Losing is part of playing sports, so every athlete learns to deal with adversity. But searching for a job during the COVID-19 pandemic can test even the strongest coping mechanisms. Athletes who are used to looking their opponent in the eye need to adapt to social distancing.

“It can be difficult to interview on a Zoom call instead of in person,” Bohan said. “It can be hard to get yourself across. So definitely making sure you’re early, on time, dressing nice and making sure your background is professional.”

The challenges don’t end after being hired. Athletes who are used to getting instant feedback from coaches may struggle to adapt at workplaces that are operating remotely. “When it comes to my managers, the upper levels, it definitely is difficult to show your personality to them,” Howrigan said. “Whenever you get the chance to have those Zoom calls or stuff like that, it’s really important just be yourself and just fully embrace the situation you’re in.”

If the office environment doesn’t satisfy the competitive fire that drives so many athletes, there are other outlets to be found. Bohan joined a slow-pitch softball league in her new community. McKinnon supplements his teaching work at ELHS with coaching. He’s an assistant golf coach and head coach of the girls’ lacrosse team.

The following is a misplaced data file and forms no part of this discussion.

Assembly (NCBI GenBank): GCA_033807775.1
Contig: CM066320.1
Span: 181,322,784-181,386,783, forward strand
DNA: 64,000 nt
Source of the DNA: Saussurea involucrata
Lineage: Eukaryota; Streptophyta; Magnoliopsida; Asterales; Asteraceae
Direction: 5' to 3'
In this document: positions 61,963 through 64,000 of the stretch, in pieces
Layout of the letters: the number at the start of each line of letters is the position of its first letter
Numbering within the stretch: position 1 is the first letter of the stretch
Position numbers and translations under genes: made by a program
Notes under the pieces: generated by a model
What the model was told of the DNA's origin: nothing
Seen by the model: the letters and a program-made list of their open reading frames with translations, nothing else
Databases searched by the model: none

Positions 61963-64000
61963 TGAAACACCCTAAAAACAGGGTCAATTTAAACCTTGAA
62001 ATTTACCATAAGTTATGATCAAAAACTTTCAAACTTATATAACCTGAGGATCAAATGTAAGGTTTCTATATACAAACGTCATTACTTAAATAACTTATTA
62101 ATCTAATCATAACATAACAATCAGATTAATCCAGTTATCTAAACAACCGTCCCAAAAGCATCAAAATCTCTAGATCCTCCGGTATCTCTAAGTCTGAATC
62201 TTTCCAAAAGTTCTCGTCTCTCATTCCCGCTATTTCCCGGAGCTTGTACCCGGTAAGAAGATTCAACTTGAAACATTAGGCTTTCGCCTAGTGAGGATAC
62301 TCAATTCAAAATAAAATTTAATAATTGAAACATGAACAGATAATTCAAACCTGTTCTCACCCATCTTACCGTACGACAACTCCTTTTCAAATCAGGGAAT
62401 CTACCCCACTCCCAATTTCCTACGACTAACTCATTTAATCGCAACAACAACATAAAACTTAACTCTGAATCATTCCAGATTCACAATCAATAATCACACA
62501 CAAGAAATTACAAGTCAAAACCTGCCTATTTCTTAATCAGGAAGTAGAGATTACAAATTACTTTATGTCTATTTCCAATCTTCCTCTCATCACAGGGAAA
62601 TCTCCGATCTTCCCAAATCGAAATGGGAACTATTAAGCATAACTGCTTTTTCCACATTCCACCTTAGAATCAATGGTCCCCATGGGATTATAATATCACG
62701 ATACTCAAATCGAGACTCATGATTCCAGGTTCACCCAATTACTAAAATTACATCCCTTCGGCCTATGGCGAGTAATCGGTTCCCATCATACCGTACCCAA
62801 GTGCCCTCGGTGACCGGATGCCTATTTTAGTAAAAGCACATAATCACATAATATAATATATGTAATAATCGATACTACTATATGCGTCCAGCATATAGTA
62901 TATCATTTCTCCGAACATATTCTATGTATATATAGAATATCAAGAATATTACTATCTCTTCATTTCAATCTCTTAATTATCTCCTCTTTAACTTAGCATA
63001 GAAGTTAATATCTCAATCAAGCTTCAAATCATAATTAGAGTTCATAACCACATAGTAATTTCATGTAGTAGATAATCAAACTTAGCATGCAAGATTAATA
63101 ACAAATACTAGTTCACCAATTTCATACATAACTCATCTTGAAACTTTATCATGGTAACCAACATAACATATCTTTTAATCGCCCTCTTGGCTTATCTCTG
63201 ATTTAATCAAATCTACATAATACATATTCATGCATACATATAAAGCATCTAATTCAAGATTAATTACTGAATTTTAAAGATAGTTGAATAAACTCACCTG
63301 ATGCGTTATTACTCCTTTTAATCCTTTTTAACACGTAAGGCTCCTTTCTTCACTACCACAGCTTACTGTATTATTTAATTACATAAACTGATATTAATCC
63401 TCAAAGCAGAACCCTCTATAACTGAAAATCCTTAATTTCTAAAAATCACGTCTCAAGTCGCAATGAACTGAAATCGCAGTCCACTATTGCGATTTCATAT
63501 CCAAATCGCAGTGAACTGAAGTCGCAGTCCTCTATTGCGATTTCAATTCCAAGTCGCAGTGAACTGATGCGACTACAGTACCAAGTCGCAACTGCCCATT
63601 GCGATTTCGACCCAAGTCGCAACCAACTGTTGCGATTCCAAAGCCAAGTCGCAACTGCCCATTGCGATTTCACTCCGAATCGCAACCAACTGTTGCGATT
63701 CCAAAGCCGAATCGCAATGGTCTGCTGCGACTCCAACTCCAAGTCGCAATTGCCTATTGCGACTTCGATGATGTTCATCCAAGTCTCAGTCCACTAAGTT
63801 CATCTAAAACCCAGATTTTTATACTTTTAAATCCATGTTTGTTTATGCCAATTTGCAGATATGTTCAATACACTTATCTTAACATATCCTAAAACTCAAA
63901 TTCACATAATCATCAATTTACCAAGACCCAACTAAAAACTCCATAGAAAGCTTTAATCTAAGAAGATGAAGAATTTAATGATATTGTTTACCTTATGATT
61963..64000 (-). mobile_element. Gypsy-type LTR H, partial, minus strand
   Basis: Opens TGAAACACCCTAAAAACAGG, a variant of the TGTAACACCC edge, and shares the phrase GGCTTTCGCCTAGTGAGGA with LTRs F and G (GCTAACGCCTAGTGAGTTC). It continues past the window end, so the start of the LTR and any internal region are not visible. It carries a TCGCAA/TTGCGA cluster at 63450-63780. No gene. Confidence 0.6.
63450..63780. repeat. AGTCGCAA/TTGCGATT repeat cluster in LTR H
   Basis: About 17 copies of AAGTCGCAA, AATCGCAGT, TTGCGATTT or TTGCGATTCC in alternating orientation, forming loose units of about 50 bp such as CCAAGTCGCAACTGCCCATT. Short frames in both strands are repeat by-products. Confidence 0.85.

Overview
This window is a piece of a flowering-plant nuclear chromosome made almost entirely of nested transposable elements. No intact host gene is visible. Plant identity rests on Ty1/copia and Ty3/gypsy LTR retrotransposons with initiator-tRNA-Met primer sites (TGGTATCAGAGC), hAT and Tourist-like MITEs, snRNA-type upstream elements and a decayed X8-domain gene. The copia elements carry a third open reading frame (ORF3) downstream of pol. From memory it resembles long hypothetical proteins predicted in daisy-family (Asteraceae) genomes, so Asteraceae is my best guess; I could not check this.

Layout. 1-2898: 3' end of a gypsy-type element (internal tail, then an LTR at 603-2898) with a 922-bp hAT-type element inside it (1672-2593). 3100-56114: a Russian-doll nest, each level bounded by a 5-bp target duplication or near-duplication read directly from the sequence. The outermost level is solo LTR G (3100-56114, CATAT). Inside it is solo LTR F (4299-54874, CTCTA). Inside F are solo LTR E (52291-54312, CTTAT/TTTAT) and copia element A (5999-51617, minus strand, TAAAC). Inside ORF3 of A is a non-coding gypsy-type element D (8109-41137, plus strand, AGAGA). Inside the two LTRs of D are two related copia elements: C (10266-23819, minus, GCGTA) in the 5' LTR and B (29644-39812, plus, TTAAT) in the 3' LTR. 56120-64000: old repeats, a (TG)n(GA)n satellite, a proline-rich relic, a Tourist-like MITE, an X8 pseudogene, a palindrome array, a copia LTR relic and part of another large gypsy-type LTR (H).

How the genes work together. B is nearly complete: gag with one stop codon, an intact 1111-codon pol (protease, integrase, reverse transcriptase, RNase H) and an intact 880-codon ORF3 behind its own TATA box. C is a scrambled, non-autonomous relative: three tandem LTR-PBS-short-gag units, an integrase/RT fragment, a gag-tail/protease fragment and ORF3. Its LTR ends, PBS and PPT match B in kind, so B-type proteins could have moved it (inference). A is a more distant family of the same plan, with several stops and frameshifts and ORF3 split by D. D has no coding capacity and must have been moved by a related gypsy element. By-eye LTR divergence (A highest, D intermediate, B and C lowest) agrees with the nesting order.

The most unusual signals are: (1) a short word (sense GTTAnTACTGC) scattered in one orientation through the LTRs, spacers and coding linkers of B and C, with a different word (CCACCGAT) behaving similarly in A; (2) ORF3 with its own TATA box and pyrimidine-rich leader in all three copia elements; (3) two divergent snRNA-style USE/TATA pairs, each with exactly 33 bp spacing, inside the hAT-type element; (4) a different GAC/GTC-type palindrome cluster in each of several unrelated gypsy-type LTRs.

“That shows how important being a student athlete is and how important those experiences are that you have with your teammates on the road and throughout the season,” McKinnon said. “That’s who they want in their department and in their school. Someone who has been battle-tested in a stressful environment. And that’s what we are as student athletes. We’ve had to work hard. We’ve failed and then came back.”

The Pack Chat series will come back, as well. For the next installment, the theme is Networking & Personal Branding. A remote session on Zoom is set for October 26 at 5 p.m. It will be followed on October 27 by an in-person session at Bailey Hall on the Gorham campus at 4 p.m.